The second part is typically the bigger crutch. Qualifying for one mortgage can sometimes be difficult enough, but now we have to qualify you to make the payments on two mortgages. This is where the possibility of increased income comes into play. We have to make sure the debt-to-income ratio including both mortgages is within the guidelines of your loan product.

I realize the second part is a little less straight forward than the first. If you are thinking about the possibility of purchasing your second or third house, contact your local mortgage professional, like myself, and I’d be more than happy to help you gain a good understanding of your options.

Blog written by Lucas Hine and you can get prequalified with him at



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Decorating 101

Congratulations. You’ve decided to decorate your home. Now what?

Whether you’re furnishing your first place or redoing the house you’ve owned for decades, decorating can be a challenging task, filled with costly decisions whose outcomes could haunt you for years. How do you figure out what style is right for you? Should you tackle the job yourself or hire a pro? How much should you spend? And what steps can you take to ensure you’ll be happy with the results?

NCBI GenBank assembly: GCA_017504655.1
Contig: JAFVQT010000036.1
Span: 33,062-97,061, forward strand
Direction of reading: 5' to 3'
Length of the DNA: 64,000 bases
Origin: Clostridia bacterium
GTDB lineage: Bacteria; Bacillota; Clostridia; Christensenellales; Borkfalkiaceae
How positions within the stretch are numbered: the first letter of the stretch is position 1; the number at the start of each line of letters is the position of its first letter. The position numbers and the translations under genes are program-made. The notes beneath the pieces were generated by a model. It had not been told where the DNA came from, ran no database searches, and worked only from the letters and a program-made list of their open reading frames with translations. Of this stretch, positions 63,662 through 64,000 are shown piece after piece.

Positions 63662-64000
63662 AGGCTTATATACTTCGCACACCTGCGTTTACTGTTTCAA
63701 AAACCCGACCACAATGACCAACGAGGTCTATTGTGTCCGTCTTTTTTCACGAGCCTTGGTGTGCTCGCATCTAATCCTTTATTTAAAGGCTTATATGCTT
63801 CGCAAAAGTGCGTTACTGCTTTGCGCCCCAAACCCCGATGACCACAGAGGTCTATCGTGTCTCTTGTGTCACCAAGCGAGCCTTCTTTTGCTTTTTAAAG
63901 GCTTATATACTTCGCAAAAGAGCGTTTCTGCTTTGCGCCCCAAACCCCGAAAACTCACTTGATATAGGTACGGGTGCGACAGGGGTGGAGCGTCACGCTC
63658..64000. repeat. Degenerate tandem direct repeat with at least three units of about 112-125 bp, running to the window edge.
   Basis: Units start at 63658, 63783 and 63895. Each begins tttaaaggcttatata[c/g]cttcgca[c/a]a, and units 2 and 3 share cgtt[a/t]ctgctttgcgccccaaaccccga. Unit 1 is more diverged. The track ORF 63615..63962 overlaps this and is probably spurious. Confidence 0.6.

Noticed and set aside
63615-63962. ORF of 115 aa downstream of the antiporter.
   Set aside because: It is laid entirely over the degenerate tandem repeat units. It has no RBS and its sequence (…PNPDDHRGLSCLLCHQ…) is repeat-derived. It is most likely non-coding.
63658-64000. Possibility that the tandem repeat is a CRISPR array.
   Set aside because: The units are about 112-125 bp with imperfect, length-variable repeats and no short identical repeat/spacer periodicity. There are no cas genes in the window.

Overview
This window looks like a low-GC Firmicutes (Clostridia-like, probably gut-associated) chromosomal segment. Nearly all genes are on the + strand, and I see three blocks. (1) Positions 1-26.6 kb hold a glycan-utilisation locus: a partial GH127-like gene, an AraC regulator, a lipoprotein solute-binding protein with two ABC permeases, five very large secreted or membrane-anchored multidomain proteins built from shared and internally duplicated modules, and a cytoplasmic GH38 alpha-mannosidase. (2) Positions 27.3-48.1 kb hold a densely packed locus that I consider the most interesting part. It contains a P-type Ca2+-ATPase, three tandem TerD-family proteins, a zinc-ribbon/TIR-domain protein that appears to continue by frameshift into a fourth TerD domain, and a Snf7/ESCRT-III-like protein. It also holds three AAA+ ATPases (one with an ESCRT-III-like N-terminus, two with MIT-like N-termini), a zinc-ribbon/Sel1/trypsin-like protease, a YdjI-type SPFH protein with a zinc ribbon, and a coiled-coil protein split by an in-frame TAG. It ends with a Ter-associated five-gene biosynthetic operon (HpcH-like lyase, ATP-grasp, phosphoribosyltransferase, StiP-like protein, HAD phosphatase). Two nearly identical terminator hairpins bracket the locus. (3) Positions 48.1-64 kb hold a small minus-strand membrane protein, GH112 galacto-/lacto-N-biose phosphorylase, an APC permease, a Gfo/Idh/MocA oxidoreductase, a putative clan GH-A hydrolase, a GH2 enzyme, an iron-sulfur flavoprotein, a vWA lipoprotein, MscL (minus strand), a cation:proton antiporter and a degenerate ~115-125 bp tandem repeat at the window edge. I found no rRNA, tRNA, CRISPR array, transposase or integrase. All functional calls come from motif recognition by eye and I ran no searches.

In this series I’ll take you through the entire decorating process, from initial inspirations to final floor plans. We’ll talk about choosing colors, shopping for furniture, arranging furniture, where you should scrimp and where you should spend.

But before you do any of that, look around you.

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Easy Ways to Save Money & Energy at Home

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5 Ways to Enhance Your Small Living Room

5 Ways Dabito Made His Small Living Room Awesome


Imagine fitting your entire living room and home office into one 100-sq-ft space.

Impossible? Dabito of Old Brand New makes it look easy.

He recently moved from Los Angeles to a shotgun home in New Orleans with a tiny living room, but Dabito styled his way out of a tight spot, transforming it into an astoundingly comfortable and multi-functional space.

Read on for Dabito’s 5 essential small living room decorating tips and make any little space feel bigger and better.